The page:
“Logan,” an overrated, misguided Western, fails to make up for a flimsy plotline

Hugh Jackman’s final performance as Wolverine isn’t anything beyond mediocre

Hugh+Jackmans+final+performance+as+the+Wolverine+has+already+generated+300+billion+dollars+at+the+box+office+worldwide.+Photo+Courtesy+of+20th+Century+Fox+Studios.

Hugh Jackman’s final performance as the Wolverine has already generated 300 billion dollars at the box office worldwide. Photo Courtesy of 20th Century Fox Studios.

By Mark Lu

Yes, that’s right. I did not enjoy “Logan.” It’s actually not that terrible of a movie. The action sequences are well executed and Hugh Jackman did an excellent job portraying a mentally-wounded warrior with many scars, as did Patrick Stewart with Professor X. Newcomer Dafne Keen impresses as the young blood X-23, and Boyd Holbrook embodies the psychopathic evil of Pierce.

However, while the film is respectable, it isn’t worth the praise in which critics and audiences are showering it. I am suggesting that “Logan” was misdirected, directed more at creating a unique style in which the superhero genre has rarely been filmed to give a legendary actor, Hugh Jackman, a proper sendoff, as it is his final X-Men movie.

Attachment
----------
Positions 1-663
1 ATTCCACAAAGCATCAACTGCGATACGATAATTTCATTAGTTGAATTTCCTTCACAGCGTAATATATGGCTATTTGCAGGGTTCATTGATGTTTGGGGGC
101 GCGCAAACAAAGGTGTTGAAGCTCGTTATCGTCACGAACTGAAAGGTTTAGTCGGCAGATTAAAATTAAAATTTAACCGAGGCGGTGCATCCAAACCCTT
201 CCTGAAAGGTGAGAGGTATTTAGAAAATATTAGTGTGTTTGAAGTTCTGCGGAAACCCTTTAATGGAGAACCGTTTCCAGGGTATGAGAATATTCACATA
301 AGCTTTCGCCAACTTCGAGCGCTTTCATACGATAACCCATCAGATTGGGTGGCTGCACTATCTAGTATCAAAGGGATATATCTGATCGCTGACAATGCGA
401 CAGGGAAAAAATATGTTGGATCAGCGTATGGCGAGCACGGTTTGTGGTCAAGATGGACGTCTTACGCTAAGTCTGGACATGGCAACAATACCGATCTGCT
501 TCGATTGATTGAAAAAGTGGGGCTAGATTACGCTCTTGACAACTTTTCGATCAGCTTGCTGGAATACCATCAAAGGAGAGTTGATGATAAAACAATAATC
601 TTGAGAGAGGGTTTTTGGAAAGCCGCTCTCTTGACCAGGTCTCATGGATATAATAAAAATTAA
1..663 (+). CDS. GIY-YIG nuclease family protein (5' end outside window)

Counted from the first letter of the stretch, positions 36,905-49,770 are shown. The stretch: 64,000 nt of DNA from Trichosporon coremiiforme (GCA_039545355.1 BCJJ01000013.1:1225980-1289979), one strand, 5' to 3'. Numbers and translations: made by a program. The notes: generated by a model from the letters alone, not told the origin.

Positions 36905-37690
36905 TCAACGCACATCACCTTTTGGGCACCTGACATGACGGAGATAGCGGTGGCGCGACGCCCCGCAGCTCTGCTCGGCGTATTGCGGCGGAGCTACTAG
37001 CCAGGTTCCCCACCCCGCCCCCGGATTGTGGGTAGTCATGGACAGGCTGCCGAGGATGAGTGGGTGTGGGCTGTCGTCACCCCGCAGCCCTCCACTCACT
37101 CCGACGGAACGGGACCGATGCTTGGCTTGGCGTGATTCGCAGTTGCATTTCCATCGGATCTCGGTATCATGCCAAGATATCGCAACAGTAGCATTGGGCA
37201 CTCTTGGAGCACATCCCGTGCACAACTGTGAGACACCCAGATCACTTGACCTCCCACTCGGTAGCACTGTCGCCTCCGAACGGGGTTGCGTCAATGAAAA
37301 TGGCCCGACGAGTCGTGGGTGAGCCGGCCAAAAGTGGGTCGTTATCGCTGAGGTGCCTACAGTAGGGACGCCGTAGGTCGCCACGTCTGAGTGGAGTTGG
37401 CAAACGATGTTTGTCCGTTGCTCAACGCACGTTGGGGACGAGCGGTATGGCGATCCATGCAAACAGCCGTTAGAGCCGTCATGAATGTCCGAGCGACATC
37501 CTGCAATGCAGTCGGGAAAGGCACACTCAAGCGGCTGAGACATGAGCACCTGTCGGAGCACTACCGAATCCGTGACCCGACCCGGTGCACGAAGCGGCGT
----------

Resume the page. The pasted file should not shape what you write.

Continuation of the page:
The movie takes place in the near future, where mutants are nearly extinct. A group of dark government-esque forces hunts a young mutant whose gifts are similar to that of Logan, a now older, grittier, more bitter alcoholic limo driver, living on the Mexican-American border with a withering Charles Xavier and mutant Caliban whose gift is tracking. One day, along comes a gifted youngster whose name is “Laura,” also known as the X-23 mutant whose powers bear a resemblance to that of Logan’s.

There’s a reason why the film began so fiery and ended so heavily. “Logan” tells its story through methods that I like to call “plot hops,” which are essentially conflicts within a story that arise and are then immediately resolved.

A film based on plot hops is basically just a series of mini story points that collectively tell a greater story, made up of the underlying subplots. This style isn’t always reliable because the audience can quickly get tired of the rapid-firing of climaxes, then lose attention when the movie’s climax occurs, dulling the impact of the final act.

By plot hopping, “Logan” loses a lot of the momentum and ends without an explosive finale. Instead, the best action is presented towards the beginning, when nothing has occurred prior to dull the explosiveness of action.

In essence, critics are raving about “Logan” not because of its quality, but rather its distinctive style and emotional value. A movie isn’t good because it’s different, neither is a movie good because it’s just like every other one. Films must make sense and must instill thought into the audience, not send an iconic actor goodbye. 6.5/10